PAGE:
In the book, "The Five Love Languages For Children"
Gary Chapman and Ross Campbell, the authors
describe five ways to show love. Apparently, each
of us has a preference for receiving love in a
particular way. Discovering your child’s preferences
gives you a big advantage and deeper way to
enhance your connection.

In terms of love languages, we’re all different. Some
like gifts. Other like physical touch or words of
affirmation. Imagine a kitty just purring away in your
lap when you pet her just the way she likes it best.
Knowing and using your child’s love language
works like this. It helps enhance your relationship,
builds your child’s self-esteem, and even improves

Here is a brief description of each love language:

o Acts of Service - helping someone to do errands or
o Quality Time - One on one, undivided attention
o Words of Affirmation - speaking appreciation and
o Physical Touch - Hugging, holding hands, massage
o Receiving Gifts - receiving objects that show
caring and knowledge


Everyone enjoys all of these to one degree or
another, but there will be one or two that truly
resonate. How do you find out which one is the right
one for your child? Here are three possibilities:

o Ask them
o Observe the love language they use most with you
o Experiment and see the reaction

***Ask Them***

I know this is TOO obvious! The tricky thing is that
while some children will know right away, others may
not really have a clear idea or may have a false idea.
That whole gift thing sounds good after all, but it
may not really be the number one choice.


Often the love language that a person gives to
others is the one that they themselves most
resonate with. This makes sense given that we
often think everyone else thinks and feels the way
we do. Notice how your child expresses love to you.
Does he often bring you flowers from the yard? His
love language may be Receiving Gifts. Does she give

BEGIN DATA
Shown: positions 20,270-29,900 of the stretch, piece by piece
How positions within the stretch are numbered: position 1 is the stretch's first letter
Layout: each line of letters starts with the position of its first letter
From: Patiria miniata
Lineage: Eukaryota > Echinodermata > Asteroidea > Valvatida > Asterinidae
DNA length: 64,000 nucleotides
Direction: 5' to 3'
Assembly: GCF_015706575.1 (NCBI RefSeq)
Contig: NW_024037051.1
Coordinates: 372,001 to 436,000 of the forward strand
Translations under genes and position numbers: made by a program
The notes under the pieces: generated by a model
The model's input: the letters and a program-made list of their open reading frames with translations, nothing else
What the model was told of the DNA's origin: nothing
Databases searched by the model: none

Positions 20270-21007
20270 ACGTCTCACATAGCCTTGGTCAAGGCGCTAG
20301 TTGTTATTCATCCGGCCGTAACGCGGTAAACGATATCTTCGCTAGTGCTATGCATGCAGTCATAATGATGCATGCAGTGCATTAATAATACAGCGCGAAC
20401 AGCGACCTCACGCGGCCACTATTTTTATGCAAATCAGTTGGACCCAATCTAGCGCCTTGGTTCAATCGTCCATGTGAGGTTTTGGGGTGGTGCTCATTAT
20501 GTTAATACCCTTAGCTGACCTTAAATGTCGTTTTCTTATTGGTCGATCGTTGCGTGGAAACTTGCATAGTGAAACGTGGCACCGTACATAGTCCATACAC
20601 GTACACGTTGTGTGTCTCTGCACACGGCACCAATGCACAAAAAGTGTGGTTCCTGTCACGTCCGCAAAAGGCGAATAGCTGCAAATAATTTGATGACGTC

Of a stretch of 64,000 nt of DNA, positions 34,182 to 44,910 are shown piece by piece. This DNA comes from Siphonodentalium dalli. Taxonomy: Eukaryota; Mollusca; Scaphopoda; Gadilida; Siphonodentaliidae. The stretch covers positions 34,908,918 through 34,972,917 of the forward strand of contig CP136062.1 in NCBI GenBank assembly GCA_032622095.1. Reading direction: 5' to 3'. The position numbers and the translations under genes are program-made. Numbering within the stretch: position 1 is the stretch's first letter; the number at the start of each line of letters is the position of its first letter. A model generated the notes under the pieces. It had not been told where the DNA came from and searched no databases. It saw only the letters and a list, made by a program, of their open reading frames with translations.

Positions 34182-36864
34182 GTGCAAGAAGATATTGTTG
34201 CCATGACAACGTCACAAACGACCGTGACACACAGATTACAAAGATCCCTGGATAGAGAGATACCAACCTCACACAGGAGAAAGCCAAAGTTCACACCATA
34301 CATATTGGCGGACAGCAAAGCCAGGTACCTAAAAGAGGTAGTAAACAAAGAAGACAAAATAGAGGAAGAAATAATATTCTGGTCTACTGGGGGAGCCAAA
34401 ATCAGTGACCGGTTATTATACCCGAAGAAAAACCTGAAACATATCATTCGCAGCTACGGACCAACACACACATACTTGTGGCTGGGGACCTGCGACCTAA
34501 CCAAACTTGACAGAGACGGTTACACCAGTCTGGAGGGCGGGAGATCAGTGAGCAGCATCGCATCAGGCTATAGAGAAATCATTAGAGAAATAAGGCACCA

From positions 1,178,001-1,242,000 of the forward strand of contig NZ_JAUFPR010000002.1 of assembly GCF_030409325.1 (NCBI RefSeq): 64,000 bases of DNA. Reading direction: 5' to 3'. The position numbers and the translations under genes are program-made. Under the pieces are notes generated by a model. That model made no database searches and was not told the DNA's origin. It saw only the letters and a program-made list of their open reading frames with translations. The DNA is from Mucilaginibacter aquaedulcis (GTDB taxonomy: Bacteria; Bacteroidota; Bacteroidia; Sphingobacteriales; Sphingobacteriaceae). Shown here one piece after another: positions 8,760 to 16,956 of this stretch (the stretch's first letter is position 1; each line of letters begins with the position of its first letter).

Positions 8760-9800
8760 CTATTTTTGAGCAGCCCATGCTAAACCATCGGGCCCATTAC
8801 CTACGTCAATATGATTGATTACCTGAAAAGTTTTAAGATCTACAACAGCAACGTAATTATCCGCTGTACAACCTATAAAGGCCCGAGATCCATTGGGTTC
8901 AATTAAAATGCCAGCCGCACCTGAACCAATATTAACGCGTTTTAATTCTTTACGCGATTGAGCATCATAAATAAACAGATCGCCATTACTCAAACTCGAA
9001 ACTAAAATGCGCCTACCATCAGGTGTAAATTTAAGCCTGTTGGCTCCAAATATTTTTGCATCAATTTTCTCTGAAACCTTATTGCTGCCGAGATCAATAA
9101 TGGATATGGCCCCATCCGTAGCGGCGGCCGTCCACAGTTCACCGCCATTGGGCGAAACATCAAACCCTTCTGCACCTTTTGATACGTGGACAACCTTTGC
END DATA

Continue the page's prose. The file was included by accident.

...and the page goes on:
your shoulders a rub after a hard day? She might
like Physical Touch. Notice how your child gives love
to other members of the family. This is a big clue! ;)


Once you have an idea about which love languages
your child seems to gravitate towards--give them a
try! If he melts when you give him a big squeeze,
then that Physical touch language is working great!
If she blushes with pleasure when you compliment
her on her report card, then Words of Affirmation
seem to be doing the trick. If you notice your child is
purring like that kitty I mentioned, then ask your
child what she is noticing and maybe ask what would
make it even better.


Once you have a list of the top 2 or 3 love languages
for your child, you can use these along with your
other efforts. For example, when giving your child
specific praise, you can tailor your praise statements
to fit the love language. For a Words of Affirmation
love language, use lots and lots of specific praise
statements. For a Physical Touch love language,
punctuate your statement with a hug or a shoulder

When designing an incentive system for your child
use the love languages to come up with new and
interesting ideas. A coupon for doing a chore for
them or for a trip to the Mall would motivate a child
who likes Acts of Service. A prize box with lots of
small gifts would be motivating for a child who enjoys
Receiving Gifts. A sticker chart system that builds up
to spending quality time at an amusement park alone
with you would definitely motivate a child who
craves quality time.

Through using the love languages, you can help your
child to truly feel the love you want to express and
build his self-esteem and improve his behavior at the
same time. You can make this fun for yourself by
pretending you are a love language detective.

Remember this works great with friends and spouses

Do you know what your family’s (and your own) love
language is?

Great! Now, go spread the love around! ?

Author's Bio: 

Since 2002, Karen DeBolt has been helping moms struggling with chaos at home who want their children to be happy and successful as a preschool teacher, parent coach, and as a family therapist. Karen has a master's degree in Counseling Psychology with a child and family emphasis.

Even more importantly, she has three master teachers at home--her three children, two who have special needs. Karen has had her own struggles in the past and was able through years of studying, experimenting, counseling and persistence to calm the chaos in her home. Karen is passionate about helping other moms to avoid the long struggle and start enjoying parenting now.